Whether you are going through the accelerated program or the traditional one weekend a month OCS program, I have a few good pointers to help you out.

Tip # 1: Stay in Shape

My first tip to survive Army OCS is to get in shape.

Get in shape before you start OCS.

The program is physically demanding and it would be a shame to fail out of OCS because you can’t pass the APFT.

While you are there, keep working on your PT.

If you are struggling in one particular event with your APFT, work extra hard to improve it.

Being in shape will give you the added endurance you need to succeed.

Tip # 2: Practice Land Navigation Ahead of Time

Land Navigation is one of the biggest challenges for people in Army OCS.

Sure, some Soldiers are naturally good in this event, but most Soldiers struggle with it.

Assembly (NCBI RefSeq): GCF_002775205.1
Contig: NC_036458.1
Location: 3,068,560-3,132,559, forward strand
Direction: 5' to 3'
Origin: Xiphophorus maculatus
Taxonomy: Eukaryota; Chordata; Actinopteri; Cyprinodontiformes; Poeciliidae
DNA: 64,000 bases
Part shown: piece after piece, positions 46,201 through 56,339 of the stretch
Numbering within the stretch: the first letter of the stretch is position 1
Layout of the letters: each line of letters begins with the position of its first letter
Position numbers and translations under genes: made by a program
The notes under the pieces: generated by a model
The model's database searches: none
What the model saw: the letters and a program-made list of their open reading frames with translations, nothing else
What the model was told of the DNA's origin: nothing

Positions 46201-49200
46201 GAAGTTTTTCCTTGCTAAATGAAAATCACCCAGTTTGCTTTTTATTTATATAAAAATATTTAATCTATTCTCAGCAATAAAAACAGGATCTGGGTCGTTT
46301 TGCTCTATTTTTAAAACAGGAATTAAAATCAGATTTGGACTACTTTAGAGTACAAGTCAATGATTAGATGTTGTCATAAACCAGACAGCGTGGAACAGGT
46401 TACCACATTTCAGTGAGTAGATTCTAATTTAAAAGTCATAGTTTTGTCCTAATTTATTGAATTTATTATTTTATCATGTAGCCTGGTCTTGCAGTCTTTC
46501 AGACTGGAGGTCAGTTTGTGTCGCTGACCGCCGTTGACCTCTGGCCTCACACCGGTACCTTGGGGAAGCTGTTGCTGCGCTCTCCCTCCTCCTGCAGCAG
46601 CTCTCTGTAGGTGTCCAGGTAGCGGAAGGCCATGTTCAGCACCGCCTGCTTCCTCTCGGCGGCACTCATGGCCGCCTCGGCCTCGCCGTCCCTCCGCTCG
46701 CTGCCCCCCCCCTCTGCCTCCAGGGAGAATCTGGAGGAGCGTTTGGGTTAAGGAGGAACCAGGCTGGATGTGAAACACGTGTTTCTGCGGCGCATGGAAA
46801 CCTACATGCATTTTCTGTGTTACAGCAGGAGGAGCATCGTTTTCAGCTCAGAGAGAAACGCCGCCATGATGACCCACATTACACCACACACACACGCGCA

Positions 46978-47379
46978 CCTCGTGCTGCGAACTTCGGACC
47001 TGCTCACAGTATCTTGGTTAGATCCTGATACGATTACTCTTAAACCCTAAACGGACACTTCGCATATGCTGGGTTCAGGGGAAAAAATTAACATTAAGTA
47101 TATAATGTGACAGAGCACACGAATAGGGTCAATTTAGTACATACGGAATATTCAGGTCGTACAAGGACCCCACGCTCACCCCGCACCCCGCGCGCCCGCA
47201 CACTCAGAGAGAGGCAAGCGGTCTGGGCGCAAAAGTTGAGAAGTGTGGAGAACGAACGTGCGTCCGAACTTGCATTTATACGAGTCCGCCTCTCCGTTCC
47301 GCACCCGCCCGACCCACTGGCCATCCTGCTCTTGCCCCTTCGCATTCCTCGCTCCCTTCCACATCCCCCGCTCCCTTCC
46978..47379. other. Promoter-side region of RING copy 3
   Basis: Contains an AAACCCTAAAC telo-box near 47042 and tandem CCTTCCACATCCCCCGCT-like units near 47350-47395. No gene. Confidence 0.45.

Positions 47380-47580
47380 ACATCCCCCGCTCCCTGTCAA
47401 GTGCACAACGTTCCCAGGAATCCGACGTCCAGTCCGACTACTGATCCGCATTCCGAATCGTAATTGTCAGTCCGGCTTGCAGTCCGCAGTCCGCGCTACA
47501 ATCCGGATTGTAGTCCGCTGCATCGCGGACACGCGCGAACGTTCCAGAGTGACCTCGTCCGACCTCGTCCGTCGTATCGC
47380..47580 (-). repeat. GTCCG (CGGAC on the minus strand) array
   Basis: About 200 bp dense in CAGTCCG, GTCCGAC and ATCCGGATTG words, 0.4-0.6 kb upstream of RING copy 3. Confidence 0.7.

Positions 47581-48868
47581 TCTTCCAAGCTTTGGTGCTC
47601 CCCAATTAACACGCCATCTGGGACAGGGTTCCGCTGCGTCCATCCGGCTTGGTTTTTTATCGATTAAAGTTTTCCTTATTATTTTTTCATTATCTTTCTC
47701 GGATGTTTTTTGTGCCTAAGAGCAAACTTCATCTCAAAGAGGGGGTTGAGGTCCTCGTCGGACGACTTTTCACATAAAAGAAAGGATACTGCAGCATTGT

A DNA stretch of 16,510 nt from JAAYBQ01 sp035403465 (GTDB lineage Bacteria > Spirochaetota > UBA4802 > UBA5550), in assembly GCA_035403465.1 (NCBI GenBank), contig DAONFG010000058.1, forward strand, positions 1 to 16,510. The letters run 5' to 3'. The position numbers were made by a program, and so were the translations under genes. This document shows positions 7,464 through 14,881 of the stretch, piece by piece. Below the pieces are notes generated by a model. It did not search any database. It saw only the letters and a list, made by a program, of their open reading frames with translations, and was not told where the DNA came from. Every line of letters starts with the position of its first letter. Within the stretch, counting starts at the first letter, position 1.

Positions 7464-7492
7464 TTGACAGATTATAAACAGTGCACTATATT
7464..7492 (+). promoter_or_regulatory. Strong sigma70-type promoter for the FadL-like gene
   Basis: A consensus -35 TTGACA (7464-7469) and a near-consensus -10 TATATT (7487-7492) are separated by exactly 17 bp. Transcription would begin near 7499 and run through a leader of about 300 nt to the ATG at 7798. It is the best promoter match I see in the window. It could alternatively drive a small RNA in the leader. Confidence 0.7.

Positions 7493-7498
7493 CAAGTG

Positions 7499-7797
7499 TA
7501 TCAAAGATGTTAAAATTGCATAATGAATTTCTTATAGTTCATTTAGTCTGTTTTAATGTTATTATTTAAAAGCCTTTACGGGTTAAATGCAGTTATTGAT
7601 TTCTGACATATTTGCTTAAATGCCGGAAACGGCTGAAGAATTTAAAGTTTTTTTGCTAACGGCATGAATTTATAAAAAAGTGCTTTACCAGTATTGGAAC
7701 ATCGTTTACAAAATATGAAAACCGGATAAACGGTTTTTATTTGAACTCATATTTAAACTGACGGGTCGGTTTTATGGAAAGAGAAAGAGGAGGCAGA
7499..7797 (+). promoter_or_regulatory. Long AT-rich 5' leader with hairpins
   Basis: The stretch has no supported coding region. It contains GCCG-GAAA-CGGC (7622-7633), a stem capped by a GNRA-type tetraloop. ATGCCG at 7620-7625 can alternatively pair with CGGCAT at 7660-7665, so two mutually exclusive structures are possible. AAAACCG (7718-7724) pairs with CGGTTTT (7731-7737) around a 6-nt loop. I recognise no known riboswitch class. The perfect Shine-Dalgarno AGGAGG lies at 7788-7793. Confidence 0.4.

Study Land Navigation before you get to OCS.

Get out in the woods and practice as much as you can.

Have someone from your parent unit help you out.

Get with an experienced NCO and have them teach you the ropes.

Tip # 3: Don’t Volunteer for Anything

This tip is similar to what I tell Soldiers about to go to Basic Training.

Don’t volunteer for anything in OCS, unless it is a leadership opportunity.

Other than that, keep your head high and be a good candidate, but don’t try to be a hero!

Tip # 4: Realize it is 90% Mental

Getting through Army OCS is 90% mental.

Your instructors and TAC Officers are trying to break you down and reshape you into an Army Officer.